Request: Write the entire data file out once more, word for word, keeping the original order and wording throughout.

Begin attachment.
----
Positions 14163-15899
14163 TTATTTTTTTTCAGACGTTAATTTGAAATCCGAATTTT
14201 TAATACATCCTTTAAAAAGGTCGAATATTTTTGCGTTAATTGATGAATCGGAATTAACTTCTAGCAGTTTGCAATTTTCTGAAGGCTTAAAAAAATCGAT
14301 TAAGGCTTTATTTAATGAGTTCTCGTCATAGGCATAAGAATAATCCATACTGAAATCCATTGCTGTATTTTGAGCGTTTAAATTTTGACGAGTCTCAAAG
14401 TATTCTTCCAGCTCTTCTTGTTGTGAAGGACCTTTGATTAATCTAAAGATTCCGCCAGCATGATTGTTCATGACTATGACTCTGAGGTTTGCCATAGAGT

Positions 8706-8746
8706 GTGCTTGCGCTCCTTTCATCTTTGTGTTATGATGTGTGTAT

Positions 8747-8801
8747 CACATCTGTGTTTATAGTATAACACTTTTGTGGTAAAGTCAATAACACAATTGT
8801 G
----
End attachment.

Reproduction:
Positions 14163-15899
14163 TTATTTTTTTTCAGACGTTAATTTGAAATCCGAATTTT
14201 TAATACATCCTTTAAAAAGGTCGAATATTTTTGCGTTAATTGATGAATCGGAATTAACTTCTAGCAGTTTGCAATTTTCTGAAGGCTTAAAAAAATCGAT
14301 TAAGGCTTTATTTAATGAGTTCTCGTCATAGGCATAAGAATAATCCATACTGAAATCCATTGCTGTATTTTGAGCGTTTAAATTTTGACGAGTCTCAAAG
14401 TATTCTTCCAGCTCTTCTTGTTGTGAAGGACCTTTGATTAATCTAAAGATTCCGCCAGCATGATTGTTCATGACTATGACTCTGAGGTTTGCCATAGAGT

Positions 8706-8746
8706 GTGCTTGCGCTCCTTTCATCTTTGTGTTATGATGTGTGTAT

Positions 8747-8801
8747 CACATCTGTGTTTATAGTATAACACTTTTGTGGTAAAGTCAATAACACAATTGT
8801 G